We all have times when we struggle with despair. Here’s how to handle it.
As I write this, I’m at home sick with the flu. I ache. Everywhere. Adding insult to injury, I just got an email with some bad financial news.
I wish I could blame my fever for my depression right now, but this blueness in my soul isn’t new, or uncommon. It seems I circle back to this place on a fairly regular basis.
For the record, I’m not in a mid-life crisis (I’m too old for that). I’m not hormonal (I take medicine for that). And I’m not suicidal (But I am totally up for Jesus coming back today).
I know as a leader and a pastor I’m supposed to be full of faith. I know I’m supposed to model trust and hope. I know I’m not supposed to whine or complain.
But as a human, I sometimes struggle.
I can take my blows. I honestly can. It’s typically not the third or fourth or even the tenth kick in the gut that sends me into a pit of despair. But after a while—sometimes after weeks or months of wrestling—I feel like my soul is shattered. Humpty Dumpty would fare better.
I get tired. Frustrated. Disappointed (mostly in myself). And then I start to daydream about winning the lottery and moving to Tahiti because reality is more than I want to handle.
Maybe one or two of you can relate?
If not, please stop reading and please don’t email me any nice Christian platitudes or clichés. This might be a good time just to mourn with those who mourn.
Okay, if you’re still reading, let me tell you what I do when I get in a funk.
1. I wrestle with God, and it’s not pretty.
I’m never disrespectful or vile with God in prayer, but I do get very direct. I might even yell a bit (not at God, but at my situation). I’ve learned that God can handle my angst and pain. I’ve discovered that he understands. In fact, and this is incredible, sometimes God seems closer when I’m hurting.
I love this quote attributed to Marcus Aurelius, “The art of living is more like wrestling than dancing.”
2. After I’ve vented to God, I vent to a friend or two.
Most of the time, my dear wife is the one I turn to first because she’s such a good listener. Laura never treats me like I’m a hopeless idiot. She always looks me in the eye as she says something like, “I’m so sorry, honey. Thanks for sharing your heart with me. What can I do to help?” We’re coming up on 44 years of marriage, and she’s the reason why!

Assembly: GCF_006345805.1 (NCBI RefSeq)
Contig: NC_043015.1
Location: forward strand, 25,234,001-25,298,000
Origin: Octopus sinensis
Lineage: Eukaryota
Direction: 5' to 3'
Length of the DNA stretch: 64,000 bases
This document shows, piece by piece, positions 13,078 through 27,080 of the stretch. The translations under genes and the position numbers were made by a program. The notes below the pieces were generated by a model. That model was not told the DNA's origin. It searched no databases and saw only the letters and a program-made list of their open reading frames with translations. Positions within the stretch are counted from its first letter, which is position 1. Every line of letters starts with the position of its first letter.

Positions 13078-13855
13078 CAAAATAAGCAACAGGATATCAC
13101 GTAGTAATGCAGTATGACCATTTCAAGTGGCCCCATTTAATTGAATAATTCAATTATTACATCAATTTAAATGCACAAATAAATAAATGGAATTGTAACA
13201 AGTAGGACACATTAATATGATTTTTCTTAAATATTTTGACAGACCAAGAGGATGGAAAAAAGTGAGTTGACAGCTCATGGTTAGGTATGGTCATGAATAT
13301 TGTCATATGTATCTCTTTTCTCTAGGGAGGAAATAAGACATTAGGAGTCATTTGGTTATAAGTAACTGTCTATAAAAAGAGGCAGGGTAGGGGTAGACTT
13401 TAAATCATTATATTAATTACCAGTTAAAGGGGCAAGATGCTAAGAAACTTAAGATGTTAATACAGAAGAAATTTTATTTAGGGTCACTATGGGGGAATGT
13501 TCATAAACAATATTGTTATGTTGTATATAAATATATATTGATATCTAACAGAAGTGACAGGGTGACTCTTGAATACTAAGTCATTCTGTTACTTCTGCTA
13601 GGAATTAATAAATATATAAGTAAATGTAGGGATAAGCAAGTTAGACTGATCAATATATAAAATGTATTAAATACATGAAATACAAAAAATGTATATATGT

If you’re not married, or because of the nature of your struggle you can’t share it with your spouse, find a friend. Now. Call them up. Right now. Talk. Cry. And hopefully, they’ll listen and help you up when you’ve lost all your strength.
3. Lastly, I ask myself, “What’s the worst thing that can happen if this situation doesn’t change?”
Even if the doc says I’m dying (aren’t we all at some point?), the next life is better.
Even if my finances tank and I lose everything, all I own now is temporary anyhow.
Even if everyone abandons me, Jesus promised never to leave my side. Never.
I could go on, but I think you see my point. As a Christ-follower who lives with an eternal perspective, there’s nothing on this side of eternity that I need to fear.
Generally, by the time I get to step three in this anti-funk process, I’m better.
It’s amazing how time with God, time with a good friend and a better perspective change me.
Of course, I’m still sick. I still have to deal with whatever it is I’m facing at the moment. But my dark pit isn’t as gloomy now that I’m focused elsewhere.
And that, my friend, is the most significant benefit of this simple process: A changed focus.
A Psalm of David
“Take a good look at me, God, and answer me!
Breathe your life into my spirit.
Bring light to my eyes in this pitch-black darkness.”